by Stefan Fouant at March 15, 2017 01:04 PM

Security to the Core | Arbor Networks Security

Acronym: M is for Malware

A malware researcher known as Antelox recently tweeted about an unknown malware sample that caught our eye. Upon further investigation, it is a modular malware known as Acronym and could possibly be associated with the Win32/Potao malware family and the Operation Potao Express campaign. This […]

by Dennis Schwarz at March 15, 2017 01:00 PM

XKCD Comics

March 14, 2017

My Etherealmind

Video: “…You can either be a farmer, or join a politically motivated global hacking collective” – YouTube

Funny and insightful. Maybe.

Jake Davis, former Anonymous and LulzSec hacker, shares his hacker journey while exploring just what makes hackers tick…

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“…You can either be a farmer, or join a politically motivated global hacking collective” – YouTube :

The post Video: “…You can either be a farmer, or join a politically motivated global hacking collective” – YouTube appeared first on EtherealMind.

by Greg Ferro at March 14, 2017 07:56 PM

Network Design and Architecture

OSPF Best Practices

ealing OSPF Best Practices Understanding and using best practices is very important though may not be feasible in all networks due to budget , political or other technical constraints.   In this post I will explain the best practices on OSPF networks. This best practices come from my real life design and deployment experience , […]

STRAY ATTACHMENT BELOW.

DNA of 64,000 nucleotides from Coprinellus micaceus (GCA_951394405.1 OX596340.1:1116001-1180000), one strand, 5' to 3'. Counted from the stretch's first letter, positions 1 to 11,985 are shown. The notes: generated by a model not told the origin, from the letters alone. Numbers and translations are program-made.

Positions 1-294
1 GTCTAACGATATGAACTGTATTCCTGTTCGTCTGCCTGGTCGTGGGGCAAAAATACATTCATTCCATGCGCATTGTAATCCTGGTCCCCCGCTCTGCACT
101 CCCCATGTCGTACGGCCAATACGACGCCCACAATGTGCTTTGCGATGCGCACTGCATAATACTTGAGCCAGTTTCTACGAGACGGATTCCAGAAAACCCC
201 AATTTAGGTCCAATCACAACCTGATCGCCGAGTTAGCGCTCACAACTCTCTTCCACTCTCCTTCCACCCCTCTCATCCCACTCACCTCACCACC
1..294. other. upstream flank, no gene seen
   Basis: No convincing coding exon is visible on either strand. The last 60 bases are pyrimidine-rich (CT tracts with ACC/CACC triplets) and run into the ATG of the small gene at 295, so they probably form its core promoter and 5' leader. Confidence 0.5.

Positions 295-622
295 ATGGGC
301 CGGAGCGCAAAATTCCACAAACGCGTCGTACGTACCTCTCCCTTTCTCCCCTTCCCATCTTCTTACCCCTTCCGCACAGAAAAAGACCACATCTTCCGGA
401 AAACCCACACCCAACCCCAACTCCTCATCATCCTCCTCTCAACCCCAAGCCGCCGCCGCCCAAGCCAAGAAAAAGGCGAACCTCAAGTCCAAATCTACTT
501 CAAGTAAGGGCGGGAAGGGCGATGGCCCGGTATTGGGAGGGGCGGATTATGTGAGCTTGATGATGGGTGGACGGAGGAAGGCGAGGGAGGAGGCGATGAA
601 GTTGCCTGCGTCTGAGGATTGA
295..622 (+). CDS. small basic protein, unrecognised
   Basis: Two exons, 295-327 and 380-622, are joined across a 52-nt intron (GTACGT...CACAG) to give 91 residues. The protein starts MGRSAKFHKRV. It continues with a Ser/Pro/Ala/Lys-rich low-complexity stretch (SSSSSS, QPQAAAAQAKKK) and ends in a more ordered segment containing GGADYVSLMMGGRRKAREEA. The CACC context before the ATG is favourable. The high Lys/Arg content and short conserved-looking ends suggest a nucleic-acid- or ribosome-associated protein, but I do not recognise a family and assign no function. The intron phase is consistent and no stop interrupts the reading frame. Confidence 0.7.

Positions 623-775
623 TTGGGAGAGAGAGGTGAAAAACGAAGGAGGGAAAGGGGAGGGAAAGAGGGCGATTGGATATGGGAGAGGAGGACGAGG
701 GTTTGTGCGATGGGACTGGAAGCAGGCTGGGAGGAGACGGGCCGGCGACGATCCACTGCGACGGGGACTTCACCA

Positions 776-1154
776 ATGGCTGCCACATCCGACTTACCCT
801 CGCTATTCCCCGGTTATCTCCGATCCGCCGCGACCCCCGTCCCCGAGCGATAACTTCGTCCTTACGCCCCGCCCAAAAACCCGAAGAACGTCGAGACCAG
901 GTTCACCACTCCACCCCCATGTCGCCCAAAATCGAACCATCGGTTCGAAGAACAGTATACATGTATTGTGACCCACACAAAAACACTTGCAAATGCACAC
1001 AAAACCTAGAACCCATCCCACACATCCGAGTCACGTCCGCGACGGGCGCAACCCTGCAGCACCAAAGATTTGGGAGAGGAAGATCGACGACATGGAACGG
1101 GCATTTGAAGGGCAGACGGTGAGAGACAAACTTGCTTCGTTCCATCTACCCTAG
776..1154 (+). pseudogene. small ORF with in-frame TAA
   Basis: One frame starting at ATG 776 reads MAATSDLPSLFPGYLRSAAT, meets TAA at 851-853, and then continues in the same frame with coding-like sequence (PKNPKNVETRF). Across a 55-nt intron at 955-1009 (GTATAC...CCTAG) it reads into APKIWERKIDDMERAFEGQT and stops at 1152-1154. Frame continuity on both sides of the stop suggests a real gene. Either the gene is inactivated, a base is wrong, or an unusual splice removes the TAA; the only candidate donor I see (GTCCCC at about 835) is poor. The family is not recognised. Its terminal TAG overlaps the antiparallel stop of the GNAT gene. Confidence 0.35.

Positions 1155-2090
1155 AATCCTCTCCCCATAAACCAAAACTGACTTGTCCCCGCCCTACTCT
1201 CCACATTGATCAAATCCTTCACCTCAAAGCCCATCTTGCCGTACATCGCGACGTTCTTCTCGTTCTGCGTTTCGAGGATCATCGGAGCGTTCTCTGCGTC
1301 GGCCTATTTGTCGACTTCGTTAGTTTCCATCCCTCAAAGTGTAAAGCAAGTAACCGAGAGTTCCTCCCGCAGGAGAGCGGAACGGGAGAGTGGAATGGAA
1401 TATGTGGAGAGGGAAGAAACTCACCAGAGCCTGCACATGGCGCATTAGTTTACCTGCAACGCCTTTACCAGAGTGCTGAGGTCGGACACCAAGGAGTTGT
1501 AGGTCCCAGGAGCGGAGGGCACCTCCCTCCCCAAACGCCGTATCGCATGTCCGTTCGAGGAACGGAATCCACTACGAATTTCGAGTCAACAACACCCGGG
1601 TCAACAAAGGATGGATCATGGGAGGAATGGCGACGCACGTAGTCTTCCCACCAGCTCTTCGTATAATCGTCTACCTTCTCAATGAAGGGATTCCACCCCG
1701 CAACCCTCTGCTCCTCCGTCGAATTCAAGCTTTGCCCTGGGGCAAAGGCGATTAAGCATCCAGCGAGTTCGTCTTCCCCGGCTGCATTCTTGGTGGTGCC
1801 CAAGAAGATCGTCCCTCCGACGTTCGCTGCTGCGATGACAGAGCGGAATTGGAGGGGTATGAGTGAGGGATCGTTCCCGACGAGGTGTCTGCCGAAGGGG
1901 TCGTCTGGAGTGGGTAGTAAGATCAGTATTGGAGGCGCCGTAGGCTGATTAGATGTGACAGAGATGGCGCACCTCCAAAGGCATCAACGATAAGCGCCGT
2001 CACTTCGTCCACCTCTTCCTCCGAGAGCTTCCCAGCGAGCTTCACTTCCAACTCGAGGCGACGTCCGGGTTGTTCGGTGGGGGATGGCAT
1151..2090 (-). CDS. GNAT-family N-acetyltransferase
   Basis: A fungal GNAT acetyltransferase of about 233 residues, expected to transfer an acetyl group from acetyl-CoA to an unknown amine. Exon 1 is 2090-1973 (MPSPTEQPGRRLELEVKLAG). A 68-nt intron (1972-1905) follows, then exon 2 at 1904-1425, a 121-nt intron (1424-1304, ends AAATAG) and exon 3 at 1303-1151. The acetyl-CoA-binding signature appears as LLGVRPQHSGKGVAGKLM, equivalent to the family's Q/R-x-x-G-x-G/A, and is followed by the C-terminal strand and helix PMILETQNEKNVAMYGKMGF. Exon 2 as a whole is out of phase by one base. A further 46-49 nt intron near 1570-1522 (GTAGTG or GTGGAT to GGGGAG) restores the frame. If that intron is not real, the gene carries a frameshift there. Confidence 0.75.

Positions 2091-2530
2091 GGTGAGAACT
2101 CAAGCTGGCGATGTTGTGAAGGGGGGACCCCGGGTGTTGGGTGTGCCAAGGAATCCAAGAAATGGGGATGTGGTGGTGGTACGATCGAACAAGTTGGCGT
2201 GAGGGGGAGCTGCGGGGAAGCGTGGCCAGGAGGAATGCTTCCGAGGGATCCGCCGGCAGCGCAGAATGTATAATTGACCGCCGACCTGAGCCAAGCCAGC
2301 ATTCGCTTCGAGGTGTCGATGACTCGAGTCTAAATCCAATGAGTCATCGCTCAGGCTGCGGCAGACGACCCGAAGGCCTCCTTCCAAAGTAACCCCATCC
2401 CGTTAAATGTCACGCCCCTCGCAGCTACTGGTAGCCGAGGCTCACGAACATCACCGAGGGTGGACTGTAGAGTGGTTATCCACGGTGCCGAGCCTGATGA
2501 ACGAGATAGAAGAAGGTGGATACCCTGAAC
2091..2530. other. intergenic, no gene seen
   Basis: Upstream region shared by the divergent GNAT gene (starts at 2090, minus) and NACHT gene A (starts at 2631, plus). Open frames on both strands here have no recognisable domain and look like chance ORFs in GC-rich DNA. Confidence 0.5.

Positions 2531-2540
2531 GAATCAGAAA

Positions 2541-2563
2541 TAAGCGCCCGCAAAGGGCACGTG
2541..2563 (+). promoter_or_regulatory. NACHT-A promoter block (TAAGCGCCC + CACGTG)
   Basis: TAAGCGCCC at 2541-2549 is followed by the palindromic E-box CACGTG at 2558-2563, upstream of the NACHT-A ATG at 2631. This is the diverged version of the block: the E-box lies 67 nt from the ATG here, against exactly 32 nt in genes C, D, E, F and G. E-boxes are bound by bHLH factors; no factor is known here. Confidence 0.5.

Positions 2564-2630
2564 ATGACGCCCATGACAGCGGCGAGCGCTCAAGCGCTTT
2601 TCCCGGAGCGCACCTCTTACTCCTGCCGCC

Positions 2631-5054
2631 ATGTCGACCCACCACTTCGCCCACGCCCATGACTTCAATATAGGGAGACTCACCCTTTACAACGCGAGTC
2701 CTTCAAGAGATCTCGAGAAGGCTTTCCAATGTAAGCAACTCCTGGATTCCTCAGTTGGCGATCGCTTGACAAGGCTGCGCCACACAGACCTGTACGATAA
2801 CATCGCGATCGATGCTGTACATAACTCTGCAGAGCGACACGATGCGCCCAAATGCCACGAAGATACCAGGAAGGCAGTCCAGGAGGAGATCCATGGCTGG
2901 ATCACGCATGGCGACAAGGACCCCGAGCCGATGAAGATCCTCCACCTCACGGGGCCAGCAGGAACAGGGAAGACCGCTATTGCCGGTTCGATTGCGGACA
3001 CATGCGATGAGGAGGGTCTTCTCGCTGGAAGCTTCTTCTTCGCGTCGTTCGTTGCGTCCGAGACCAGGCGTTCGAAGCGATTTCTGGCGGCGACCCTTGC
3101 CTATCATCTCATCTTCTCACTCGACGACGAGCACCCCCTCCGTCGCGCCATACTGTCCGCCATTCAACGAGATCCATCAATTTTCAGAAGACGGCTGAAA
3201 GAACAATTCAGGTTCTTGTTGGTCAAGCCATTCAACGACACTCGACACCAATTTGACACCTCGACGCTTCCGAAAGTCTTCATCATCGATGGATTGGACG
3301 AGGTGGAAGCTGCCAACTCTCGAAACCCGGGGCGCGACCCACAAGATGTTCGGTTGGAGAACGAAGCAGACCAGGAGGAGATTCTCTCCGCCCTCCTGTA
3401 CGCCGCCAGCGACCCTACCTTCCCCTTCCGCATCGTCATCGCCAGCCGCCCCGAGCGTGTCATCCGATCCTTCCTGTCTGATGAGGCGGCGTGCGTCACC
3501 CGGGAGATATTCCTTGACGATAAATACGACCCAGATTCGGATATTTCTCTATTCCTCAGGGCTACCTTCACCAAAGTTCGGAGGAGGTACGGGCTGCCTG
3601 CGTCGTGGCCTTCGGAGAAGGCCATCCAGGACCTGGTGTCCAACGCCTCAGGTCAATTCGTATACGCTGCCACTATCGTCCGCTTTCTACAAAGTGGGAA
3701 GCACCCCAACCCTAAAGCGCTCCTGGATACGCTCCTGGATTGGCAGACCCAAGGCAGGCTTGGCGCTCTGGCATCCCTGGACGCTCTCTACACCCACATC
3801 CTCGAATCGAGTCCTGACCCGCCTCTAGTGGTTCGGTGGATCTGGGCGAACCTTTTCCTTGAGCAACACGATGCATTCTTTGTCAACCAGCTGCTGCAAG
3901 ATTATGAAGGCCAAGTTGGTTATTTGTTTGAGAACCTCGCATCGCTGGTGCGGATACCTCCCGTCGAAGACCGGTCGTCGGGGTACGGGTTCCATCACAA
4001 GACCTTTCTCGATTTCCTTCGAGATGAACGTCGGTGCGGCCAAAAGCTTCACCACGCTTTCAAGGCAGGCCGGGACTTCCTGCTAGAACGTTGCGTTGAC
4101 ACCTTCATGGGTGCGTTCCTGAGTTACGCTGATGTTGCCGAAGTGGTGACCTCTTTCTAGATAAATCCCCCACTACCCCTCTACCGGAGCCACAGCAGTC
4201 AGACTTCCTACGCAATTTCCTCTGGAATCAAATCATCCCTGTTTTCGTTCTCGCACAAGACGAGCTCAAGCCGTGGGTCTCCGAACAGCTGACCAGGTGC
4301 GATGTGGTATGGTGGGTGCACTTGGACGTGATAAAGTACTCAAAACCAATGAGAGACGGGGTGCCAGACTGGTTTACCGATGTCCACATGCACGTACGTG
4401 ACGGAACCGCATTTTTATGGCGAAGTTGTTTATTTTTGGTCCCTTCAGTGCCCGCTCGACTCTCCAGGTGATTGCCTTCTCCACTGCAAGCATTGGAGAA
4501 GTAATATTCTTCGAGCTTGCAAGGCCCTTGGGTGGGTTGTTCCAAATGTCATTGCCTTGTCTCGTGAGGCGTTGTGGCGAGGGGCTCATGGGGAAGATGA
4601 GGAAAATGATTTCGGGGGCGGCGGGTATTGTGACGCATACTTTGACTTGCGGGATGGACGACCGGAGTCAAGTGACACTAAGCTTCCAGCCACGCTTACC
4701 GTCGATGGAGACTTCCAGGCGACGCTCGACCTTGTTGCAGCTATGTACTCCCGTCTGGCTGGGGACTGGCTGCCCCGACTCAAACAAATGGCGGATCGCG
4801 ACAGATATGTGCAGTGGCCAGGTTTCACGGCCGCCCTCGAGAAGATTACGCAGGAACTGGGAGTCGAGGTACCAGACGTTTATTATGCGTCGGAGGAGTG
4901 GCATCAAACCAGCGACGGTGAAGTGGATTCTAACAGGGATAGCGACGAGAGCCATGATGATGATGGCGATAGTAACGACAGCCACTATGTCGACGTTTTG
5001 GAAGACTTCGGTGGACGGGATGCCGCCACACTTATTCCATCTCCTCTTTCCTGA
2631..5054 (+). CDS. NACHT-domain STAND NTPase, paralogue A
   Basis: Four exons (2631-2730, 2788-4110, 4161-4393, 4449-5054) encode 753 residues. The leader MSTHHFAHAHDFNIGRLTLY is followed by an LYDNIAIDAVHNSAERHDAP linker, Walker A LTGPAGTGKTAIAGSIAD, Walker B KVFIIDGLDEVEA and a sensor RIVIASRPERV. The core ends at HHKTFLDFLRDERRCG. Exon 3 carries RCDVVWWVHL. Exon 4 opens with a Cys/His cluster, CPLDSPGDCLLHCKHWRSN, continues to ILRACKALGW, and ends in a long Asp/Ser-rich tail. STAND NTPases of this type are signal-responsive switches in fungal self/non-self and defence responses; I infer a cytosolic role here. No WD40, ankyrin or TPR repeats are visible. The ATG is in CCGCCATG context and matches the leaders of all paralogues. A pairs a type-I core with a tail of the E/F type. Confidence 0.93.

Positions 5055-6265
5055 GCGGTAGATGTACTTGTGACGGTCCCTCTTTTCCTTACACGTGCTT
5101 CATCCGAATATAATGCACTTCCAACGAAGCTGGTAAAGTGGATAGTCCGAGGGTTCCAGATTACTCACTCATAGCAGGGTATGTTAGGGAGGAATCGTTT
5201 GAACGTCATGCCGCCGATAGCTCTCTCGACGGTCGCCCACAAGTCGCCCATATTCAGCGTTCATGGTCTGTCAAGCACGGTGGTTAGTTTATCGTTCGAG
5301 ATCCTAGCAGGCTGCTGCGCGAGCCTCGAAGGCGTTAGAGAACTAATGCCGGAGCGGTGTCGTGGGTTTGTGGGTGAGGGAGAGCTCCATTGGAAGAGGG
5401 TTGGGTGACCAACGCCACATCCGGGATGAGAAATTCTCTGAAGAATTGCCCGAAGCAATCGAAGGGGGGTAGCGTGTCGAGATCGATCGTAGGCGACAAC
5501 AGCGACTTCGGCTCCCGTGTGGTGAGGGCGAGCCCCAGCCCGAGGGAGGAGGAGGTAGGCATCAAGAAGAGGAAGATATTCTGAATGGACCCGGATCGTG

The post OSPF Best Practices appeared first on Cisco Network Design and Architecture | CCDE Bootcamp |

by Orhan Ergun at March 14, 2017 06:03 PM Blog (Ivan Pepelnjak)

CloudScale ASICs on Software Gone Wild

Last year Cisco launched a new series of Nexus 9000 switches with table sizes that didn’t match any of the known merchant silicon ASICs. It was obvious they had to be using their own silicon – the CloudScale ASIC. Lukas Krattiger was kind enough to describe some of the details last November, resulting in Episode 73 of Software Gone Wild.

For even more details, watch the Cisco Nexus 9000 Architecture Cisco Live presentation.

by Ivan Pepelnjak ( at March 14, 2017 06:53 AM

SDN Use Cases: Featured Webinar in March 2017

The featured webinar in March 2017 is the SDN Use Cases webinar describing over a dozen different real-life SDN use cases. The featured videos cover four of them: a data center fabric by Plexxi, microsegmentation (including VMware NSX), SDN-based Internet edge router built by David Barroso, and Fibbing - an OSPF-based traffic engineering developed at University of Louvain.

To view the videos, log into, select the webinar from the first page, and watch the videos marked with star.

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by Ivan Pepelnjak ( at March 14, 2017 06:21 AM

March 13, 2017

The Networking Nerd

There Won’t Be A CCIE: SDN. Here’s Why

There’s a lot of work that’s been done recently to bring the CCIE up to modern network standards. Yusuf and his team are working hard to incorporate new concepts into the written exam. Candidates are broadening their horizons and picking up new ideas as they learn about industry stalwarts like OSPF and spanning tree. But the biggest challenge out there is incorporating the ideas behind software defined networking (SDN) into the exam. I don’t believe that this will ever happen. Here’s why.

Take This Broken Network